Todd Rundgren is one heck of a multi-talented performer. Active since the mid-‘60s, both as a solo artist and the leader of the rock band Utopia, he’s repeatedly leaped across genres such as pop, rock, soul, progressive, and metal. His music has garnered him a legion of loyal fans. His behind-the-scenes magic has benefited artists as diverse as Grand Funk Railroad, Meat Loaf, and XTC. In other words, choosing the best songs from his personal catalog is an almost Herculean task. Oh hell, let’s give it a try. Feel free to comment and make your own suggestions. We won’t be offended. His artistic output is impressive.
10. Chance for Us
Todd has always followed his own muse and for the last couple of decades, he’s experimented with blues, electronica, metal and even reimagined classic tunes in unexpected genres like lounge music. On his 2017 LP White Knight, he brings in a group of collaborators — including heavyweights Joe Walsh, Donald Fagen, Trent Reznor, and Daryl Hall (who shares vocals on this unforgettable track). The result harkens back to Todd’s signature sound, while still managing to sound freshly original.
9. Buffalo Grass
This straightforward rocker, featuring some fantastic guitar work by Jesse Gress, is a highlight of the 2000 release One Long Year, a collection of tunes first featured on Todd’s online music service Patronet. To this day, the song has been a staple of his live shows, and with good reason.
8. Want Of A Nail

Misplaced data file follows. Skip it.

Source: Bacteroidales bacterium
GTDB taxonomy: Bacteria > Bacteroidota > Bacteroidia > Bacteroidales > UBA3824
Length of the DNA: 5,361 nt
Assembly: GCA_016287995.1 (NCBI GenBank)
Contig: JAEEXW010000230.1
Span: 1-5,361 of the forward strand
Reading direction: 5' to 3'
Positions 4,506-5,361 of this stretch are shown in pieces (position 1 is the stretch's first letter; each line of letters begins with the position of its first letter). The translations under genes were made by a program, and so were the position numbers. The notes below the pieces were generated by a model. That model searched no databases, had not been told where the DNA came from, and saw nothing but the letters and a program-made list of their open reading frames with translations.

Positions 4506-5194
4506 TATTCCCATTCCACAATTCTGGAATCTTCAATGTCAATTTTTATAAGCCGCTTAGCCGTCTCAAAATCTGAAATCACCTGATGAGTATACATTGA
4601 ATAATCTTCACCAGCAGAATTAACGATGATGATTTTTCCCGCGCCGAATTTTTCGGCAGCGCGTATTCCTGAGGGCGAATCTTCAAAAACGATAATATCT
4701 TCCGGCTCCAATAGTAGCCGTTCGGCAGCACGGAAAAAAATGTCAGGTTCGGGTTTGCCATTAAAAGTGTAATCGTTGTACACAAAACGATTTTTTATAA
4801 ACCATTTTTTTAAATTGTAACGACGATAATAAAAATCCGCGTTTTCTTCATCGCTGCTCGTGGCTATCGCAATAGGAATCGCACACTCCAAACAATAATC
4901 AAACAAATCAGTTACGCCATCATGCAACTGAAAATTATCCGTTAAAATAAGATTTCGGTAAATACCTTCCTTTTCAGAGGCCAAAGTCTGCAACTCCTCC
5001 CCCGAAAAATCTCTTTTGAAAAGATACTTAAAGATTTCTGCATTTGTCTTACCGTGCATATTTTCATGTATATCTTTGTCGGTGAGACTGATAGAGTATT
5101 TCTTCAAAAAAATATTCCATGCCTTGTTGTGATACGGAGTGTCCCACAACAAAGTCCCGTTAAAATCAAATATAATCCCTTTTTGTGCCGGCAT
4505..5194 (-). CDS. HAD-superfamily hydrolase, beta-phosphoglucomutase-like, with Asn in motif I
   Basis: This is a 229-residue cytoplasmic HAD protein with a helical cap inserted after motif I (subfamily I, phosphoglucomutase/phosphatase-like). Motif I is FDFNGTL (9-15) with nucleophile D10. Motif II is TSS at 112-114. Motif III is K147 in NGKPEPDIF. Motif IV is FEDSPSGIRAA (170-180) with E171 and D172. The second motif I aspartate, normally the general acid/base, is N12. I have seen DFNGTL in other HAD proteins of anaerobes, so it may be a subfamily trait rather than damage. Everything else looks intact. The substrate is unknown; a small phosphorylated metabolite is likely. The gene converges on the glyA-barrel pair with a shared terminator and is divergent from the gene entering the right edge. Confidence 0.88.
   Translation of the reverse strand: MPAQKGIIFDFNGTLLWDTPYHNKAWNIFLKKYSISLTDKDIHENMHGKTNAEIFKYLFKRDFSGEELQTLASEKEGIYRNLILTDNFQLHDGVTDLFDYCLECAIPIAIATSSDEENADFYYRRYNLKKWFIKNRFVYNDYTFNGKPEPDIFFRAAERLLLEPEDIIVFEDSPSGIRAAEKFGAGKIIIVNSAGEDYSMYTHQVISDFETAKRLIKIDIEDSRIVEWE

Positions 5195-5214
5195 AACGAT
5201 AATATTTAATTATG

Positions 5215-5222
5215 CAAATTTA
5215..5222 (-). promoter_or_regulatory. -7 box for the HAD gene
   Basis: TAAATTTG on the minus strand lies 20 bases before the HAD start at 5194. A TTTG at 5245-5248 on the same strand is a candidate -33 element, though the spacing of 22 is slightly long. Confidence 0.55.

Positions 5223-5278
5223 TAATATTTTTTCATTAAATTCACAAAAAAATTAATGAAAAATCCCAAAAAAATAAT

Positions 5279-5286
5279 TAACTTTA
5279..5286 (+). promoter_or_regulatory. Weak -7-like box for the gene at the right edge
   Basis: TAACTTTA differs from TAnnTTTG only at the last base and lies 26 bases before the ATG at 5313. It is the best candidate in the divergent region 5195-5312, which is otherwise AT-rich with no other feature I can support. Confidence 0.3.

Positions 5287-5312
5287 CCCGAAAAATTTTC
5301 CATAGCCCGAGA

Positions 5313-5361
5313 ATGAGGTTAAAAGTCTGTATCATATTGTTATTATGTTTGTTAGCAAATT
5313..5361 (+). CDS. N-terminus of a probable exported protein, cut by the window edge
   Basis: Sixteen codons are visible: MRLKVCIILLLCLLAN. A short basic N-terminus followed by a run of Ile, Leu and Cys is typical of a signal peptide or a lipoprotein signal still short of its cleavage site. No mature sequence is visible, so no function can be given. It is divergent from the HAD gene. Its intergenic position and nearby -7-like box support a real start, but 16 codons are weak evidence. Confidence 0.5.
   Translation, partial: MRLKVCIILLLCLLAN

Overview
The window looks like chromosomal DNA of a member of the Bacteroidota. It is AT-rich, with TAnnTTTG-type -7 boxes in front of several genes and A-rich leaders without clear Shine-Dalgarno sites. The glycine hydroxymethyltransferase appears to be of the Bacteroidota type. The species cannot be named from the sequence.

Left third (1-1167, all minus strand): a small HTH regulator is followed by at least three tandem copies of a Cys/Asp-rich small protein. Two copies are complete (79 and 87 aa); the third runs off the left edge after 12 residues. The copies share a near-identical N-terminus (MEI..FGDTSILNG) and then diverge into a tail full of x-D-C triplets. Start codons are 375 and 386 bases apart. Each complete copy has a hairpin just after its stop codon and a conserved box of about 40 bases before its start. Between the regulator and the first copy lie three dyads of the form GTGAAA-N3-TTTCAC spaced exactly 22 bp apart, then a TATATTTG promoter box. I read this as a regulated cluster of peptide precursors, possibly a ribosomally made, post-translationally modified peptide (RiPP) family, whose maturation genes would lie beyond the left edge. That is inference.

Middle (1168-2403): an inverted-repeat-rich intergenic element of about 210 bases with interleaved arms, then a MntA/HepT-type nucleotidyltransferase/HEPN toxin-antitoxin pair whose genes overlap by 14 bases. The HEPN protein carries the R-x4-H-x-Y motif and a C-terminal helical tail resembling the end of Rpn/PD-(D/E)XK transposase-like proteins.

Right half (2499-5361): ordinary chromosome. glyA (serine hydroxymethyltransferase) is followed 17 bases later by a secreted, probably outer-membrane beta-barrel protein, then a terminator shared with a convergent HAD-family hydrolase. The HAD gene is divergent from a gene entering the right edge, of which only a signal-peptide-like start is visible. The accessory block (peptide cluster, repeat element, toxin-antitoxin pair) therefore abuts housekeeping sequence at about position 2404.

A longtime devotee of soul, Todd has been known to cover vintage R&B numbers during his live shows throughout the years. For the 1986 disc Nearly Human, Todd brought in none other than Bobby “The Preacher” Womack for backing vocals on this song, a standout track on an album that also features a fine cover of Elvis Costello’s “Two Little Hitlers.”
7. Can We Still Be Friends?
Anyone who’s been in love then faced the end of a relationship can connect to the theme of this melancholy selection from 1978’s Hermit of Mink Hollow. The album followed the breakup of Todd’s longtime relationship with Bebe Buell, and it’s clear that he had heartbreak on his mind during those sessions.
6. Love in Action
Another side of the singer-songwriter’s career is the on-again, off-again band Utopia. Their sound has shifted from progressive to pop to straight-on rock then back again over the years. This excellent hard-rock flavored tune is from the group’s 1977 outing Oops! Wrong Planet which also features the ballad “Love Is the Answer” which became a hit for England Dan & John Ford Coley.
5. Love of the Common Man
Todd’s 1976 album Faithful is half tributes, half originals. One side is devoted to covers honoring his musical heroes like Jimi Hendrix, The Beatles, and The Beach Boys. The flipside gathers together some excellent compositions, including this wonderful ode to love and brotherhood.
4. A Dream Goes on Forever
This ethereal, piano-driven number is one of Todd’s most beautifully produced songs, with a gorgeous melody and lovely lyrics. It’s featured on the 1974 album Todd and is somewhat atypical when compared to the rest of the tunes on this offbeat disc. Who’s complaining? It’s a memorable contribution to his catalog.